The Einstein Tower is an icon of the modern age. It was built in 1920-22 by Erich Mendelsohn in a way that broke with all traditions. The Wüstenrot Stiftung has carried out the last two refurbishments of this significant monument. The Leibniz Institute for Astrophysics Potsdam (AIP) still operates the Einstein Tower in its original function: as a solar telescope.
Scroll through the history of science (above) and the history of architecture (below)!
Move the model and click on the buttons to learn all about the construction and function of the Einstein Tower!
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The Einstein Tower is a solar observatory operated by Leibniz Institute for Astrophysics Potsdam (AIP). The architect Erich Mendelsohn built the Einstein Tower between 1920 and 1922. The Wüstenrot Stiftung carried out the last two major restorations of the building between 1997 and 1999 and between 2021 and 2023, with care taken to preserve all the different historical layers. The digital exhibition »Einstein Tower revisited« invites you to immerse yourself in its history and the story of how it came into being, and gain an understanding of the building’s scientific programme. It also offers an insight into what is involved in preserving the tower as a monument.

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Start: Spectral Analysis


In 1859 Gustav KirchhoffRobert Kirchhoff (1824–1887) was a physicist. His work with Robert Bunsen led to the discovery of spectral analysis. Kirchhoff also conducted research into electricity and was the first to describe the dependent nature of electrical current, electrical voltage, and electrical resistance. and Robert BunsenRobert Bunsen (1811–1899) was a chemist. His work with Robert Kirchhoff led to the discovery of spectral analysis and the elements caesium and rubidium. He perfected the Bunsen burner, which was named after him. discovered that every chemical element in the light spectrum has a unique “signature”.

Foto von Gustav Kirchhoff und Robert Bunsen
Gustav Kirchhoff (left) and Robert Bunsen (right).
Schematische Darstellung eines Prismenspektrographen
The prism spectrograph, which Bunsen and Kirchhoff used to analyse the spectra of individual elements, channels the light from a light source (D) – in this case, a gas flame – directing it through the telescope B onto the rotating prism F. The prism breaks down the light into its entire spectrum, which can be seen through the telescope C.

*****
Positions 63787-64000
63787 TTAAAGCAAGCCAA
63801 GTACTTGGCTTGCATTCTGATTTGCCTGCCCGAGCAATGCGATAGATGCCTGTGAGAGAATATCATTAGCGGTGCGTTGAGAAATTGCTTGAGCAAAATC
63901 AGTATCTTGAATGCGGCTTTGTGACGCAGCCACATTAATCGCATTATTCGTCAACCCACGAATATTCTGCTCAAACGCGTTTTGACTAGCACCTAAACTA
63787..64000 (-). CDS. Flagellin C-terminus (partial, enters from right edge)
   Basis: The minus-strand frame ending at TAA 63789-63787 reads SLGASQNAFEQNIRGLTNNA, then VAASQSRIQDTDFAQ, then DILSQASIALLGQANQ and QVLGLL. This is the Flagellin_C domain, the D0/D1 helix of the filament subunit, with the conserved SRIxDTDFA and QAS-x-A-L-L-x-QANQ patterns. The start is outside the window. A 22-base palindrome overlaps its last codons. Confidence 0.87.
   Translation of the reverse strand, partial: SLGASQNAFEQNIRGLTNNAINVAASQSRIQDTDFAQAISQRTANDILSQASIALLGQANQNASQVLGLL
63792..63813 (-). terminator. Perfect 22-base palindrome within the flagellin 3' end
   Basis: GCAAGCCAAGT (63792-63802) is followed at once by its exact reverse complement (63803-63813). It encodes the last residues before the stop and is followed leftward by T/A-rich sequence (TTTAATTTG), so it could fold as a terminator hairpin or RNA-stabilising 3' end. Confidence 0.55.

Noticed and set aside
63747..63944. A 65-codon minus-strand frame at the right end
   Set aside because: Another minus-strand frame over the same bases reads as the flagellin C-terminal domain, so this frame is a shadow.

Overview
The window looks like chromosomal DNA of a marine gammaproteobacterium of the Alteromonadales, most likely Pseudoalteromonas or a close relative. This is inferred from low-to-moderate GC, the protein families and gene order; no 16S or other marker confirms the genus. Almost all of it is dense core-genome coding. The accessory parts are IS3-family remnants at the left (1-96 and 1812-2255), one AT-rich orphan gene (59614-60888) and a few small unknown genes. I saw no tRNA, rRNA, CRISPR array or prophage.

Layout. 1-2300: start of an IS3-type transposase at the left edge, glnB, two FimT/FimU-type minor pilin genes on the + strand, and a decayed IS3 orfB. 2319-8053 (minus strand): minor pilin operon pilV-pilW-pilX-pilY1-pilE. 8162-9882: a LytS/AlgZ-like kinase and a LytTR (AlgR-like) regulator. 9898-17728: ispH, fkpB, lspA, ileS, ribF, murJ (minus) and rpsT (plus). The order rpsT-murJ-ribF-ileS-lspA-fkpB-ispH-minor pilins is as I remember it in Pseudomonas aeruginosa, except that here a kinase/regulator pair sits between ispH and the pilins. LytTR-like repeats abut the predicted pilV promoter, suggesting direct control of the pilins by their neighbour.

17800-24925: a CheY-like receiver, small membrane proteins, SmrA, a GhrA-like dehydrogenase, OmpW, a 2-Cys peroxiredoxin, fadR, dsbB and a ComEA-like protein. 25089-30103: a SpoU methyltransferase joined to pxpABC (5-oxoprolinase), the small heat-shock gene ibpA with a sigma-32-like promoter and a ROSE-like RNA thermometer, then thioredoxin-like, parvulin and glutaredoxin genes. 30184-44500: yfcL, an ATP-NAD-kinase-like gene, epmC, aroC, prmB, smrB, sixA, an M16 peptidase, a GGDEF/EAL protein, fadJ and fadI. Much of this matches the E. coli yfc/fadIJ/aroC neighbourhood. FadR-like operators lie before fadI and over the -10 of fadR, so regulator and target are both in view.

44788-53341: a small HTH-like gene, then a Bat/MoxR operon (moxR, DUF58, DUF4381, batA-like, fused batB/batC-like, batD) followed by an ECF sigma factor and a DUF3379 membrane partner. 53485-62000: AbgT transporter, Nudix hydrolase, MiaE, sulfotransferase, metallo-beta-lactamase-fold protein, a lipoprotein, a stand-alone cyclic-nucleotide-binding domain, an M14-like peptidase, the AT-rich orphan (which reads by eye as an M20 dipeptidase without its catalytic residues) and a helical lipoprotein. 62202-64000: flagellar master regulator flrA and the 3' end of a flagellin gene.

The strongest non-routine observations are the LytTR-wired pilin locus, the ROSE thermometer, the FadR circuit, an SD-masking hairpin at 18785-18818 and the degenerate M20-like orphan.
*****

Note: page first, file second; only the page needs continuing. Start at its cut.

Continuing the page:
Diagramm mit Darstellung der Spektren verschiedener Elemente
On this drawing you can see the spectra of the elements potassium, sodium, lithium, strontium, calcium, and barium, with the spectrum of sunlight shown at the top for comparison. The spectra of the elements are obtained by placing them, in the form of chlorine compounds, in a gas flame and analysing the light so produced through the spectrograph.

In their spectral analysis, Bunsen and Kirchhoff built on the discovery that Joseph von FraunhoferJoseph von Fraunhofer (1787–1826), optician and physicist, was a builder of telescopes and discovered the Fraunhofer lines – the absorption lines in the solar spectrum – which are named after him. He combined scientific precision with practical application and invented new instruments. On the basis of this, he also gave his name to the Fraunhofer Society. had made in 1813: that there are dark lines in the spectrum of the Sun and other stars. Bunsen and Kirchhoff now ascertained that these dark lines can be explained by the fact that particular chemical elements absorb particular wavelengths of light. In other words, if you look at the sunlight through a prism, these elements “obscure” parts of the light. Besides these dark absorption lines, there are also bright lines in the spectrum of stars. These occur when an associated chemical element is excited and emits light of a certain wavelength. By analysing these emission lines together with the absorption lines, it is possible to determine the chemical elements a star is composed of, even if it is light years away. All at once, it became clear that the same chemical elements that are found on Earth also occur on the Sun and other stars.

The spectral lines of the Sun and other stars were given added significance by the atomic model developed by Niels BohrNiels Bohr (1885–1962), physicist, made Albert Einstein’s acquaintance in Berlin in 1920. The atomic model he developed won him the Nobel Prize for Physics in 1922: it was based on the idea of light, negatively charged electrons moving in a closed orbit around a heavy, positively charged nucleus. His model anticipated elements of quantum mechanics – the assumption that electrons can “jump” from one orbit to another, causing the atom to emit radiation. in 1913. On the basis of Bohr’s model, a spectral line not only reveals the presence of a chemical element but also provides information about pressure and temperature on the star that is being observed.

Why was the discovery of spectral analysis and the spectrograph so important in the development of the Einstein Tower? Spectral analysis plays an essential role in the scientific experiments for which the tower was built.